23.  You have before you the interpretation put upon the law and upon treaties by the most consummate generals, by the wisest men and the most illustrious citizens. I will add now that given by the judges who presided at this investigation; I will add that of the whole Roman people; I will add the most conscientious and sensible decision of the senate. When the judges were stating openly and were explaining without any disguise what they intended to decide with respect to the Papian law in the case of Marcus Crassus, when the Mamertines claimed him back as a citizen of theirs, the Mamertines, though they had commenced the cause under the sanction of the public authority of their state abandoned it.  Many men who had been admitted to the freedom of this city from the free states, or the federate cities, were released from all apprehension on the subject. No one was ever prosecuted on account of his rights as a citizen, either because his own state had not ratified his admission, or because his right to change his city was hindered by any treaty. I will venture also to assert even this, that no one ever lost his action who was proved to have been presented with the freedom of the city by any one of our generals. Listen now to the decision of the Roman people given on many different occasions, and approved of in the most important causes, in consequence both of the facts of the case, and of precedent. Who is there that does not know that a treaty was made with all the Latins in the consulship of Spurius Cassius and Postumus Cominius?  Which, indeed, we recollect to have been in existence till quite lately, engraved and written on a brazen column at the back of the rostra. How then was Lucius Cossinius, a man of Tibur, the father of our present Roman knight of the same name, a most excellent and most accomplished man, after Titus Caelius had been condemned; and how was Titus Coponius, of the same city, he also being a citizen of the very greatest virtue and dignity, (his grandsons Titus and Caius Coponius you are all acquainted with,) after Caius Masso had been condemned, made a Roman citizen? Are we going to affirm that the path to the freedom of the city is open to eloquence and genius, but shall not be open to courage and virtue? Was it lawful for the federate states to acquire spoils from us, and shall it not be lawful for them to carry them off from the enemy? Or shall it be impossible for them to acquire by fighting what they are enabled to acquire by speaking? Or did our ancestors intend that the rewards of a prosecutor should be greater than those of a warrior?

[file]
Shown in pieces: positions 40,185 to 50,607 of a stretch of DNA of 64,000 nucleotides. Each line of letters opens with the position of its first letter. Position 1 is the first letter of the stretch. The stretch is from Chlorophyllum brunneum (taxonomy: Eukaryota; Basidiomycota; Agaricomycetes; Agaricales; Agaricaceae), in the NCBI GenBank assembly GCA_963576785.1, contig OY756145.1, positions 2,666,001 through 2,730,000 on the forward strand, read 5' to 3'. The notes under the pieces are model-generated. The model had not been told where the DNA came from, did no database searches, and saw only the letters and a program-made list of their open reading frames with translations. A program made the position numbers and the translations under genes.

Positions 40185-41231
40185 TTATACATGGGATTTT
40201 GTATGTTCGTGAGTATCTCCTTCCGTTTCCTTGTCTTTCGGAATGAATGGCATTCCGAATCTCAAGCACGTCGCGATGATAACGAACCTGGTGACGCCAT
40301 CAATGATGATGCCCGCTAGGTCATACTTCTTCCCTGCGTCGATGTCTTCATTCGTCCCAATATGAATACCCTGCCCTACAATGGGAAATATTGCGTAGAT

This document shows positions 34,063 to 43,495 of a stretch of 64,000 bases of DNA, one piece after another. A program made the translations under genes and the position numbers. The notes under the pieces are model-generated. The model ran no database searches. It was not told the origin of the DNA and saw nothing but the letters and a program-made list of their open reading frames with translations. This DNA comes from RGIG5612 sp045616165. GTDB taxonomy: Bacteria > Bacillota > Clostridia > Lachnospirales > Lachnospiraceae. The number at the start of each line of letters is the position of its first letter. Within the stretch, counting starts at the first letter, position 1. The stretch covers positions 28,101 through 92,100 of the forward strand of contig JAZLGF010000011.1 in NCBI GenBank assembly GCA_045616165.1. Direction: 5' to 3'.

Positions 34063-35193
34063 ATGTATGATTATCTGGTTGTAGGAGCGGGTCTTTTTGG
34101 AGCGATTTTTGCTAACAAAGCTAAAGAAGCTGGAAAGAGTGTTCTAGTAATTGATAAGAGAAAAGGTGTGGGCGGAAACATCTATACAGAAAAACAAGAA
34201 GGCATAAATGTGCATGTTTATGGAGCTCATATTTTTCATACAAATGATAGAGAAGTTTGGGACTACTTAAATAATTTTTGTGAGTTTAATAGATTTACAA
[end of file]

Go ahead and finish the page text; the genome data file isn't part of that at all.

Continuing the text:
This text is part of:
Table of Contents:
THE SPEECH OF M. T. CICERO AGAINST PUBLIUS VATINIUS; CALLED ALSO, THE EXAMINATION OF PUBLIUS VATINIUS.
THE SPEECH OF M. T. CICERO IN DEFENCE OF LUCIUS CORNELIUS BALBUS.
This work is licensed under a Creative Commons Attribution-ShareAlike 3.0 United States License.
An XML version of this text is available for download, with the additional restriction that you offer Perseus any modifications you make. Perseus provides credit for all accepted changes, storing new additions in a versioning system.